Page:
I make no excuse in regard to my love for the reality TV show, “Toddlers and Tiaras.” On some level I know I am watching the exploitation of young girls turned into commercial entertainment. The show is an hour long orgy of mothers forcing grotesque standards of beauty on their often pre-school aged daughters in the form of fake teeth and spray tanning. Every episode features countless toddlers wrestling on the floor in piles of taffeta while their mothers’ own aspirations and need for attention are satisfied. I know this is wrong. But I can’t stop watching.
I think I like the show because it’s absurd and the presentation doesn’t lend itself to critical analysis of what it is we’re watching. It’s how I can get away with not thinking about what happens to the little girls who don’t win or the long term prospects of those who do.
I have often joked that the reason I am not famous is that my own mother wasn’t a good enough stage mom. I tried acting as a kid but if on a Saturday morning I decided that I’d rather stay home and watch cartoons than attend an audition, she’d let me do just that. I didn’t want to drive you anyway, she’d say. I joke that her lack of pressure was what separates me from Lindsay Lohan, the joke of course being that in reality my well-adjusted obscurity is enviable in comparison to Lindsay’s out of control celebrity life. On the stage mom front, the mothers of the pageant circuit take the cake. They would have dragged their children to who know where in the pursuit of fame; a few dark alleys come to mind.
The subject of my fascination, however, are not the ladies who daughters are primped, plucked and pimped in service of good television, but the children themselves. Young girls who are being endlessly prepared to flirt with the middle aged female judges, with the occasional odd male judge thrown in, as part of their pageant training. The bikini wearing three year olds freak me out. The kisses being blown and the winking makes me sick, which in turn keeps me glued to the TV. How can this be happening, I think, people are so weird, is this legal? The exacting ideas of what is beautiful is based on who knows what dark thoughts, but my former roommate used to say that he felt uncomfortable watching the show and wouldn’t admit to friends or coworkers that he had. If you weren’t in the room with me, he’d say, it would instantly classify me as creepy.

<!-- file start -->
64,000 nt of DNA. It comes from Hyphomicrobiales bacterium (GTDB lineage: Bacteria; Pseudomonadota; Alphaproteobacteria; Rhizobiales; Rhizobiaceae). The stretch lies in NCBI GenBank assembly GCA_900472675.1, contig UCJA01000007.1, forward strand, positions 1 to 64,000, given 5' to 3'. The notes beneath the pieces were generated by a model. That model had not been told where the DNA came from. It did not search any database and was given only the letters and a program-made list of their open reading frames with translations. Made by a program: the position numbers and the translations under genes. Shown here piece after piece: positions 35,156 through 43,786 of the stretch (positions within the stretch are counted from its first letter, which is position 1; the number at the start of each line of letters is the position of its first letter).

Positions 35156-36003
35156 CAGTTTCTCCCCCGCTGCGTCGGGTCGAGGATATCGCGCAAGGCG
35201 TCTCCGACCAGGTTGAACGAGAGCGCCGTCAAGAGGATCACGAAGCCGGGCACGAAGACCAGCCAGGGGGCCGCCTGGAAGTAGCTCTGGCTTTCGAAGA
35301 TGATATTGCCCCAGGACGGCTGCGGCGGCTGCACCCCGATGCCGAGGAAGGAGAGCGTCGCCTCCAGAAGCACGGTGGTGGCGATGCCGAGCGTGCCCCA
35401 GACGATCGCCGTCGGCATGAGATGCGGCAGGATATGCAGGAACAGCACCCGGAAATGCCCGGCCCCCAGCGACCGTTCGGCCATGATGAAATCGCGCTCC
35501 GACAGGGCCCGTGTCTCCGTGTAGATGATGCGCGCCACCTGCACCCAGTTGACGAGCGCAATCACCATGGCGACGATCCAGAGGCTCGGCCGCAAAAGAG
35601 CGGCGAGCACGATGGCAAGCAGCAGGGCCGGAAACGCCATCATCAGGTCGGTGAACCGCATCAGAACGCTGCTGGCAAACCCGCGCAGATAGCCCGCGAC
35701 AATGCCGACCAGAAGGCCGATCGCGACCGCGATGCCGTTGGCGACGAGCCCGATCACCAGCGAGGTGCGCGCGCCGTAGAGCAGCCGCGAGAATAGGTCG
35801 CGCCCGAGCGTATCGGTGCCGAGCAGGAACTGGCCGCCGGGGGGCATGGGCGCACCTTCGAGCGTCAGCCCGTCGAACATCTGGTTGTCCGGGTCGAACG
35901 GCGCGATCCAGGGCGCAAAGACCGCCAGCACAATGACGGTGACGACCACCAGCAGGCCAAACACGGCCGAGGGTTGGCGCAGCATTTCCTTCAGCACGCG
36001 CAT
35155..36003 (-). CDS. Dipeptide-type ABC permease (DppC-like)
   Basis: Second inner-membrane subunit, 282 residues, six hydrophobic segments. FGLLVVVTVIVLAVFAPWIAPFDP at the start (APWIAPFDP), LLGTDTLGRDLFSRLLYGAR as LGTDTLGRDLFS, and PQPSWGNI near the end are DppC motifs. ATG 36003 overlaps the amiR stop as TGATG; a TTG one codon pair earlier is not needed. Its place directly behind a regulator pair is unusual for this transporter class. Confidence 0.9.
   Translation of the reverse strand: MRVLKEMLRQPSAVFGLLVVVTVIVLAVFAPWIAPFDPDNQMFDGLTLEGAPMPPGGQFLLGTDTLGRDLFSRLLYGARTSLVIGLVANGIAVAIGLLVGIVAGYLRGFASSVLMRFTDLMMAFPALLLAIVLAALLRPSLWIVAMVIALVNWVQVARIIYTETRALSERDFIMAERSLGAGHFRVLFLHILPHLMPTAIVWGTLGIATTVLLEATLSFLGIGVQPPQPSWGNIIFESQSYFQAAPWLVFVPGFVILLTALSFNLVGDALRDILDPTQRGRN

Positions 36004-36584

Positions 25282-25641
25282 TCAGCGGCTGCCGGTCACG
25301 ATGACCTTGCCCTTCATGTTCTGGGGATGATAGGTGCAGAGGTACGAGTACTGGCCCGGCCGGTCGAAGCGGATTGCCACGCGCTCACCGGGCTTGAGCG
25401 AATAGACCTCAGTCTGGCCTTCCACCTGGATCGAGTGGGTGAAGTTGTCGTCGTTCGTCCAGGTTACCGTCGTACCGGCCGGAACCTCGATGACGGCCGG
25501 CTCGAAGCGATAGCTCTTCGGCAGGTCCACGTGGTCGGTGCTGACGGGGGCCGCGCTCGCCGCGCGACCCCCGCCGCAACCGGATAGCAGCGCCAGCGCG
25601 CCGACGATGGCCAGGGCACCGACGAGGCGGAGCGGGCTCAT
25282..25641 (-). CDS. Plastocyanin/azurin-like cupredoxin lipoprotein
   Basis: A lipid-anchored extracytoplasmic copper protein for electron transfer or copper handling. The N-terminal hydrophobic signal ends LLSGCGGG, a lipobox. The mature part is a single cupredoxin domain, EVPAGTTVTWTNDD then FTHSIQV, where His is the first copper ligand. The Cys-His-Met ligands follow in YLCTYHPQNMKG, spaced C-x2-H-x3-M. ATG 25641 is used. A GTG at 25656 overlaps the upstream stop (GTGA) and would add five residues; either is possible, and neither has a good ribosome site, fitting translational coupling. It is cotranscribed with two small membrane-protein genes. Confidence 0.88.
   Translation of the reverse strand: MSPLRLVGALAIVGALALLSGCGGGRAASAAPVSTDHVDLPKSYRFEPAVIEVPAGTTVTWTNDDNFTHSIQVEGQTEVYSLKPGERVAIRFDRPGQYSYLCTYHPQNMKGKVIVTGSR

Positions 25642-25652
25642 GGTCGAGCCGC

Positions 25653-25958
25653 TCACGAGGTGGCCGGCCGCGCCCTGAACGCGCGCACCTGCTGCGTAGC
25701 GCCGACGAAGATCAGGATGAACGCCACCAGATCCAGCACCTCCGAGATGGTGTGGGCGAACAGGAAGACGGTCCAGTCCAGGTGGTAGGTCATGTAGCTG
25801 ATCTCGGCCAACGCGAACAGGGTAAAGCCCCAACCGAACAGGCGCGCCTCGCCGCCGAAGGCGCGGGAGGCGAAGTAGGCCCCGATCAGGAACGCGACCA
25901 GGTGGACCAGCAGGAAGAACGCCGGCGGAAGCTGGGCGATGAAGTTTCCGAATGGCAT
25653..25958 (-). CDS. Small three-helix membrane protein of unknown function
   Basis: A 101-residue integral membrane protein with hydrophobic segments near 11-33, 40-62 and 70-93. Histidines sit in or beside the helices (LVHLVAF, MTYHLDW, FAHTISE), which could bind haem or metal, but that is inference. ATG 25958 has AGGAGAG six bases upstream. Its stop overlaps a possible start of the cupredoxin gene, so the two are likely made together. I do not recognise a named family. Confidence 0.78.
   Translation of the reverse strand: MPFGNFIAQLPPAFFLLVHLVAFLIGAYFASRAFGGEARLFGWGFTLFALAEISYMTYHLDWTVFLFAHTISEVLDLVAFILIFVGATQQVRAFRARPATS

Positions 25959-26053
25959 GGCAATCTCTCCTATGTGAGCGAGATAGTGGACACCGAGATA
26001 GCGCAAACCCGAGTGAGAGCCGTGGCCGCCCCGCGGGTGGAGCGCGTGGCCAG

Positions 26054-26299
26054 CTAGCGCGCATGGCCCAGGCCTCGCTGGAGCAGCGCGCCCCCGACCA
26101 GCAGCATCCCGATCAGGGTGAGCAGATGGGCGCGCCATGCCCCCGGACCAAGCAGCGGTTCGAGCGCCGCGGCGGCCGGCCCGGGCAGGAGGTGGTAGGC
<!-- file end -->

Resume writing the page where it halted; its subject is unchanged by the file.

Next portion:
I’ve also joked that ballet school with its’ punitive discipline and anxiety producing body fixation is the launch pad for a million stripper careers. It takes strength and flexibility to work the pole and the dexterity and grace displayed on so many strip clubs has to be learned somewhere. Maybe that’s where all the girls who get too curvy for ballet go. So many girls study dance and there are so few professional ballerinas. In that vein I believe the pageant world must be another feeder source for the exotic dance community. For girls whose self-esteem and sense of self-worth was attached at such young ages to bodies used for the entertainment, judgment and enjoyment of other, it seems an easy leap. Those girls already have so much practice preening to other’s specifications, and so many beauty skills. By age ten they are already well versed in make up and hair. Why it’s the same curling irons and tan in a can on the counters of pageant queens and strippers alike; the same fixed smiles attached to their faces.